As Ukrainian forces continue their much-hyped counteroffensive to take back contested territories in the country’s eastern and southern regions, we’re faced with conflicting coverage of the campaign. Many reports say Ukraine’s forces are struggling to break through the minefields fortifying Russia’s lines. And many admit that even the sudden and dramatic Wagner Group mutiny did not appear to hand Ukraine much of an advantage on the front. Days ago, in a move that looks like damage control, Ukraine’s defense secretary even announced that Kyiv would no longer measure success in recaptured territory but would instead just aim to destroy as much Russian military infrastructure as possible.
Still, according to some Western journalists, this is all part of Ukraine’s plan. They’re just testing Russian resistance to find weak spots so they can better allocate resources during the next phase of the counteroffensive. And that’s when the big gains will take place. Maybe that’s true, but still, other coverage about Ukraine’s losses would have you think the counteroffensive has been a horrific disaster.
Much like the wider war, how you see this counteroffensive playing out depends almost entirely on where you get your news. That is not an accident. As citizens of the wealthiest country whose government controls the most military hardware in the world, it’s important to remember that all coverage of this war ought to be viewed with some baseline degree of skepticism. This is because numerous parties—in both governments and the media outlets themselves—are working hard to bend the American public’s perception of the war to their benefit.
That is, of course, nothing new. In 1941—the last time a European war threatened to go global—the British sent an intelligence officer named William Stephenson to the United States and tasked him with running an information operation to turn American public opinion away from noninterventionism.
The main approach Stephenson’s stories team used was secretly planting carefully crafted—and sometimes outright fake—stories in the biggest American newspapers and magazines. These stories were specifically designed to portray British forces as having more than enough courage to take on the Germans but lacking sufficient resources, regardless of how accurate that depiction was at any given time.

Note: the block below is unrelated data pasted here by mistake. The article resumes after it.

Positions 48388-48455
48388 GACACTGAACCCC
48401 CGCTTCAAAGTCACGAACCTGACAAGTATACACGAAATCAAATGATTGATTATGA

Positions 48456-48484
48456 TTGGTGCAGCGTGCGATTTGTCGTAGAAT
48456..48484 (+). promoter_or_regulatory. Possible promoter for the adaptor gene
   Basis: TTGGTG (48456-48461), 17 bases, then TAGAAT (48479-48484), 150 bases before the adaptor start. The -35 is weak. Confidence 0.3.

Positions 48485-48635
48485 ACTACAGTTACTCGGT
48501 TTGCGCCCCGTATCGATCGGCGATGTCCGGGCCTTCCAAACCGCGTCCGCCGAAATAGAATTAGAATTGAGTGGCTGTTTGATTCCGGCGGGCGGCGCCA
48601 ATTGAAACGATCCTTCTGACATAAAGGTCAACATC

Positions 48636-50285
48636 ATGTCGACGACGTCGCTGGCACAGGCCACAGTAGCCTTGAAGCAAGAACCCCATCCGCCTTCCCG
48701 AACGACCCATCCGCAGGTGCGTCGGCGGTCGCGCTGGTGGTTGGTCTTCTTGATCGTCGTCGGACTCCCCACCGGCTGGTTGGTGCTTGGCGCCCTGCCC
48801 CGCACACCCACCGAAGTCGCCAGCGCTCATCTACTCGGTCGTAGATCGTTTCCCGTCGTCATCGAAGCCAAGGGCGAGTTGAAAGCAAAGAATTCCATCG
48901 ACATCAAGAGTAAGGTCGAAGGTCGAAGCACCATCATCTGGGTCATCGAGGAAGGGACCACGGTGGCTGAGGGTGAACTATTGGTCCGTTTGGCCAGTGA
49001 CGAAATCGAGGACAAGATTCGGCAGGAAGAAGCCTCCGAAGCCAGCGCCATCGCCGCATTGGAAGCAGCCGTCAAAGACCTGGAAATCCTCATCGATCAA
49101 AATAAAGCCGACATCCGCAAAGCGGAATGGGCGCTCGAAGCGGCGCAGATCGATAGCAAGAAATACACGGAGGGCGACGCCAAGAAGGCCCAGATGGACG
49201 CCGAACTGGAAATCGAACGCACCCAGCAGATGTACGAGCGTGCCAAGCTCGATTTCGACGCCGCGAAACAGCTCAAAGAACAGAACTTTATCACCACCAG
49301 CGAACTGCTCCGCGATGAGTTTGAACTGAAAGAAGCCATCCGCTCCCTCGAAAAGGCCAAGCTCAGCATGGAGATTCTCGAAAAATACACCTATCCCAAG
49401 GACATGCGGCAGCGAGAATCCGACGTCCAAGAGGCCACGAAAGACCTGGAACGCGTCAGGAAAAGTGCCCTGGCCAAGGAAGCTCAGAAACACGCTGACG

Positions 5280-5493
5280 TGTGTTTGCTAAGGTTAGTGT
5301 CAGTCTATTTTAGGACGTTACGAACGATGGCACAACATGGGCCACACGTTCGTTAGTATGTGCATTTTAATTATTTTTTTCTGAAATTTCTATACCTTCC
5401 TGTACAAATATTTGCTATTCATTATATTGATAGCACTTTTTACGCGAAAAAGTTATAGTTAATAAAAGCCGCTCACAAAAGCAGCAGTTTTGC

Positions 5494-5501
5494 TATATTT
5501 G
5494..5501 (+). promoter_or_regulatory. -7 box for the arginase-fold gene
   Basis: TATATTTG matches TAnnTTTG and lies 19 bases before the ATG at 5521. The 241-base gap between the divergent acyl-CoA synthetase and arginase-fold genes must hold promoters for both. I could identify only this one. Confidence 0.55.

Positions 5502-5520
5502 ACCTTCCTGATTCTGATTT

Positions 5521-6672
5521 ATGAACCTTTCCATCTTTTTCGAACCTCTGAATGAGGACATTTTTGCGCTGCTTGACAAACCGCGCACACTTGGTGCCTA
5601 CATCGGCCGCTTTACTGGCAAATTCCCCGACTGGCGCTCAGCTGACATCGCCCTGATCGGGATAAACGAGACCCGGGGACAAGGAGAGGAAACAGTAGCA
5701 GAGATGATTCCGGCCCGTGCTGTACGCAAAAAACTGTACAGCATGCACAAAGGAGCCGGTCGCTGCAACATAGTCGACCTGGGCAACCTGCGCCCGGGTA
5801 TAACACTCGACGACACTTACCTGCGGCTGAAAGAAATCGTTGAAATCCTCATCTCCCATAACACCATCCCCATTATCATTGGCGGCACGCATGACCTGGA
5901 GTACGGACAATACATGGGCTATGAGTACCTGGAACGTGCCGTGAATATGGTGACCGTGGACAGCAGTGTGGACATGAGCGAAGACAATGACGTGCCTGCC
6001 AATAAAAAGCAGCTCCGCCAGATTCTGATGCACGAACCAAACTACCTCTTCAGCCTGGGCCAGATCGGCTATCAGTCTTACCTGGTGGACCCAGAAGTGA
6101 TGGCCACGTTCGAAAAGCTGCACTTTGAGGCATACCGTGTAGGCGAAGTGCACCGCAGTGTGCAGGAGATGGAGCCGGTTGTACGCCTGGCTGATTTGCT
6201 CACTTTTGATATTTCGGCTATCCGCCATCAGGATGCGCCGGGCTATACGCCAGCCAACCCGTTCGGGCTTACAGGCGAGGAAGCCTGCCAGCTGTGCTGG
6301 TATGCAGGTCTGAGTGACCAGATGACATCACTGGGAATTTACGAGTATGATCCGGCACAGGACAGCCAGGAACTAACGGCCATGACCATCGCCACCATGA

It was a specific tone that the United Kingdom’s Secret Intelligence Service (MI6) believed had the best chance of convincing the American public to support joining the fight. Since then, every group that the American political establishment wants to support militarily gets presented to the American people in a similar fashion—from the Mujahideen to the Syrian Kurds to the current Ukrainian regime.
Though we may not know about the prevalence of covert information operations for some time, a pair of stories published last month offer a window into some more overt efforts to shape our perception of the war in Ukraine. First, Thomas Gibbons-Neff, a Ukraine correspondent for the New York Times, wrote a viral storydetailing how Ukrainian press officers and some Western journalists have tried to downplay, justify, or cover up the use of Nazi symbols by Ukrainian soldiers.
One specific passage tells of Western photojournalists asking their subjects to remove patches with Nazi emblems before taking photos. By doing so, these journalists crossed the line from documenting their subjects to staging them.
On the same day, former New York Times media columnist Ben Smith published an article reporting that many Western journalists have grown frustrated with how the Ukrainian government uses access and accreditation to shape war coverage. For example, the Ukrainian military threatened to revoke a photojournalist’s credentials after he took pictures of conscripted soldiers in a trench without the presence or permission of a military press officer.
In another example, an NBC News crew traveled to Crimea to interview residents about the war. After reporting that most people they talked to preferred that Crimea belonged to Russia, the Ukrainian government revoked NBC’s credentials and confined their in-country crew to a hotel.
Smith even brings up Thomas Gibbons-Neff from above, who had his access and credentials revoked after reporting on Ukraine’s use of banned cluster munitions. There’s no question that, at least to some extent, the continual threat of a loss of access affects everyone reporting over there in an official capacity.
This is not a new or unusual technique. The US government used similar tactics to help shape the narrative of its wars in Afghanistan and Iraq. Most professional journalists struggle endlessly to find sources. So, by granting extensive access that can always be revoked, governments can run an effective carrot-and-stick ploy to control media coverage.
Our views of war are warped by design. Sure, the Russian regime is mounting a similar effort to control how the Russian people view the war, but it would be absurd to say that the Kremlin holds an influence over the American public that’s even comparable to the US or Ukrainian governments.
Despite what the media, the government, or your middle school civics teacher wants you to think, you don’t need to frantically keep up with the hourly developments in Eastern Europe to be a good citizen. But if you choose to follow this war, understand which parties have a hand in delivering whatever information you’re consuming because not everyone is trying to tell you the truth.